There's really not much reason to blog these days. All the interested person really needs to do is assemble a list of key words from current events, search this blog, and read prior posts. Plus ça change . . .
But we will deign to repeat ourself now and then.
One such occasion is today. WSJ's opinion page--the best proof of American exceptionalism--today notes the whirlwind sown by the defeat of Ohio Issue 2 and Ohio Senate Bill 5 that it represented. To wit: communities lacking the flexibility to pass on health insurance and pension costs to public employees will by necessity end up with fewer public employees.
This comes as no surprise to anyone who has looked past the pretty pictures of firefighters and teachers (why no police officers? because market research shows that a lot of voters don't trust police officers like they trust firefighters and teachers) and who has contemplated the lessons of Alegbra I. Specifically, if health insurance and pension costs are rising faster than tax revenues, then either the per-employee costs of health insurance and pensions must be reduced or the number of employees must be reduced.
SWNID, as is well know, is on the side of history regarding the place of organized labor in the postindustrial economy. With every passing year, a smaller number of workers are organized, except in the public sector. The politics are complex but the economics are simple: unionized labor works against its own long-term interest by stifling improvements in productivity.
Among our current federal executive's failings, one of his three greatest is his fealty to organized labor, especially organized public employees. Economic stimulus was all about keeping state and local employees on the payroll. The Patient Protection and Affordable Care Act was all about mandating that health insurance come from an employer or from the government--to assure that such benefits could be a prize won by unions desperate to appear to create value for their members.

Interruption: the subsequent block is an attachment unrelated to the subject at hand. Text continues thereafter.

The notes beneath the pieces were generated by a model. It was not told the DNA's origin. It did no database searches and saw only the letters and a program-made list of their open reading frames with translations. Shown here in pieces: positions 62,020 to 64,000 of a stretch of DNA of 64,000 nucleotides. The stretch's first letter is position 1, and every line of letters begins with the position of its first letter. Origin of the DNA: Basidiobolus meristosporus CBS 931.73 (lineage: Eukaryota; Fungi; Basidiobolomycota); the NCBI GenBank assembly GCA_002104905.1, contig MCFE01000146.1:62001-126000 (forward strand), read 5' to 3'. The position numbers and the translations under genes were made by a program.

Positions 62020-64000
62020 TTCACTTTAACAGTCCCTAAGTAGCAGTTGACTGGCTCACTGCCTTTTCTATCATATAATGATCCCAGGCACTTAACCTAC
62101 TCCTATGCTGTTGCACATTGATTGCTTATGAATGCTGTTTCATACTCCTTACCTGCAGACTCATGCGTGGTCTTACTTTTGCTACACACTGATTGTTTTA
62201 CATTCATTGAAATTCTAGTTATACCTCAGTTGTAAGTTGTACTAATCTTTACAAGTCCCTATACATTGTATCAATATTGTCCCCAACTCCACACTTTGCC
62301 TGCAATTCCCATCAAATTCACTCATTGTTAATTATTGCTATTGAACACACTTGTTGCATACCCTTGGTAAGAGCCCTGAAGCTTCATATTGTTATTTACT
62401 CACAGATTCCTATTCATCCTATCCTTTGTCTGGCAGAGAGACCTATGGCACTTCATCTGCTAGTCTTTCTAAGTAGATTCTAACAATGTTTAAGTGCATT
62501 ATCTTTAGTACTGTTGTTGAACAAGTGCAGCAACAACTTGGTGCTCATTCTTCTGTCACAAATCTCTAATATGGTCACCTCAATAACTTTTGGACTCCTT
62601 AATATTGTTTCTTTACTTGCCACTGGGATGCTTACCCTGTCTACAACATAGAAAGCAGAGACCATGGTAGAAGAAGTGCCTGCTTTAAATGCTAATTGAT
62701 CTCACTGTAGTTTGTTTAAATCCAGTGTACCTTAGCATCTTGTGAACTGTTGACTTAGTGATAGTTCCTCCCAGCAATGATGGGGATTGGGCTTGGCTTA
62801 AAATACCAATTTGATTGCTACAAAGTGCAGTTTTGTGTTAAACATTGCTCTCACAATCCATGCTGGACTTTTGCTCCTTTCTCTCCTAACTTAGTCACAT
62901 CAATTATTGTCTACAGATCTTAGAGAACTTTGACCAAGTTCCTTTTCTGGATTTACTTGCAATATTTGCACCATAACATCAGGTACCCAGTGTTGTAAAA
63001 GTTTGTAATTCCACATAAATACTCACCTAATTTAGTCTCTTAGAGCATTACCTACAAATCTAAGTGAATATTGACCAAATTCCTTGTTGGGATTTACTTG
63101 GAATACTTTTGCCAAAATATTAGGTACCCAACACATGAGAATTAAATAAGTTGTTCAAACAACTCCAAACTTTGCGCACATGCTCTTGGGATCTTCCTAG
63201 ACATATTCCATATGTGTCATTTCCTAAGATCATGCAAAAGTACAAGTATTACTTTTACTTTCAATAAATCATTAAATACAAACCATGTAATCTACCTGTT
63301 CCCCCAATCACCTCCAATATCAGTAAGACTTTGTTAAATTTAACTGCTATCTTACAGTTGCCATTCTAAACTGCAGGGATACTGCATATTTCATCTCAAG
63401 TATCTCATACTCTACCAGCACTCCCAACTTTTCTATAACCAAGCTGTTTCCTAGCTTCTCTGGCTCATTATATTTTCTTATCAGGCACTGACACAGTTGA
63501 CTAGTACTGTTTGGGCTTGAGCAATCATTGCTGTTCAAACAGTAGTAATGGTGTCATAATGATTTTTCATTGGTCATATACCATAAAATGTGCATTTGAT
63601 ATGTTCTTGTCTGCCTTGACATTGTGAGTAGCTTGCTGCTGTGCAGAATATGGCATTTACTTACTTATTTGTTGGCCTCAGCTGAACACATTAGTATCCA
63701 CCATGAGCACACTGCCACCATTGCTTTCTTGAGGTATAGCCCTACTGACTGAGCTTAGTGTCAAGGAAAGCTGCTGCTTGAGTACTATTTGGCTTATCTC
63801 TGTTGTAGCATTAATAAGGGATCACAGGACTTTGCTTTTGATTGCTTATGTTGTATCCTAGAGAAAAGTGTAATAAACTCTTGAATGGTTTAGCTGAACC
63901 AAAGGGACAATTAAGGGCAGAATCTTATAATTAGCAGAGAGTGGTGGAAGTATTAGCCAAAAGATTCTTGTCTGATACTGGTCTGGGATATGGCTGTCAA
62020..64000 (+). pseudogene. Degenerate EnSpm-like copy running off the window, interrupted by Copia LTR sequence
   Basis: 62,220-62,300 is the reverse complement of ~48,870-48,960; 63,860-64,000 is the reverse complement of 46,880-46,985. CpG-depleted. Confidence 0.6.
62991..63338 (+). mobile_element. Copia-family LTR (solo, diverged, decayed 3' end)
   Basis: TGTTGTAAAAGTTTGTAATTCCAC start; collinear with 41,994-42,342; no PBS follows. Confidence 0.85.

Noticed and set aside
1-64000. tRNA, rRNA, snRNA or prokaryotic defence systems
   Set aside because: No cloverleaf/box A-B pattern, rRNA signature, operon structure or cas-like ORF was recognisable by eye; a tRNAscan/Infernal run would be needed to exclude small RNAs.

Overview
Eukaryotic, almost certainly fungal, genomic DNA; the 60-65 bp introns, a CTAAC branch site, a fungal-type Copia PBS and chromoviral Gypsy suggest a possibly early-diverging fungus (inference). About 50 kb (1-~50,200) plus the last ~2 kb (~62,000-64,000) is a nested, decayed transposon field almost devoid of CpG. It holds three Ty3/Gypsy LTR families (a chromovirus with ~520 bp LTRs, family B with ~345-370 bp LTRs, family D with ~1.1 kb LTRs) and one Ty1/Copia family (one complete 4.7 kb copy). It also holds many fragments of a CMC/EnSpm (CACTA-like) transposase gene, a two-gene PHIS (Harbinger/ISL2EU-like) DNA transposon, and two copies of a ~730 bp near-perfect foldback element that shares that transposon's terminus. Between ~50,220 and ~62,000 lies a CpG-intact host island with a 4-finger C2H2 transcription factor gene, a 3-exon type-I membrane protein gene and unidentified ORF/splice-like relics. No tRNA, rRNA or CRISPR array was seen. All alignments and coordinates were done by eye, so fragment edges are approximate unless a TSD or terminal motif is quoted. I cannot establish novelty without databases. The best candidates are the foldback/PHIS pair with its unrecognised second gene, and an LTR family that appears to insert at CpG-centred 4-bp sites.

That point has been lost in all the hullabaloo about the federal mandate. Had BHO wanted an efficient means of getting healthy people to buy health insurance, he would've done what John McCain (gasp!) had proposed and what Wyden-Bennett proposed: tax individuals at a rate roughly equal to the cost of a moderate health insurance policy and provide a tax credit up to that amount for premiums paid for health insurance. Et voila! Individuals and families can then shop for insurance that fits their situation, and if they don't, Uncle Sugar has money in the coffers to cover their indigent care. And there's no power-grabbing invocation of the Commerce Clause to justify an erosion of liberty.
But why not? Just about the first thing out of Obama's mouth when he began the quixotic quest for Eleanor Roosevelt's mantle of liberal sainthood was that Americans like their system of employer-provided health insurance. This, of course, is a conventional political lie. Americans don't like getting insurance from their boss, because the boss has to buy insurance for everyone, and one size doesn't fit all. And they don't like being tied to a job that they dislike out of fear of losing health insurance. But they'd rather get insurance from a bad boss than from any government agency, no matter how nice the President of that government is.
But unions depend on the employer-provided "system" (an accident of price controls in WWII, as alert readers with decent memories will recall: note how one economic sin begets several more). They need to negotiate for benefits to preserve the illusion that without their intervention, workers would be paid in gruel and rags.
And so we have ObamaCare, and a Supreme Court case, and a system which, if implemented, will lead employers to drop plans and individuals with decent health to go without insurance, paying an annual fine that is much lower than the cost of insurance, until they get sick, when guaranteed coverage at average rates, they'll jump into a system that can't possibly stay afloat economically. Such are the exigencies of life in a Republic in which 12.5% of workers are unionized but unions dictate public policy to the Executive.
Incidentally, the primary list of Obama's political failings are as follows, in order by which he applies them: (1) support for government investment in favored, private industries (Solyndra!); (2) support for pointless "green" initiatives and "green" objections to economically productive initiatives (Keystone Pipeline!): (3) support for unions, especially public-employee unions (see above!). We could go on to praise him for adhering to a Bush-like foreign policy or to excoriate him for punting on issues where he has the influence to do something positive, like immigration reform or tax refom. But you get the picture.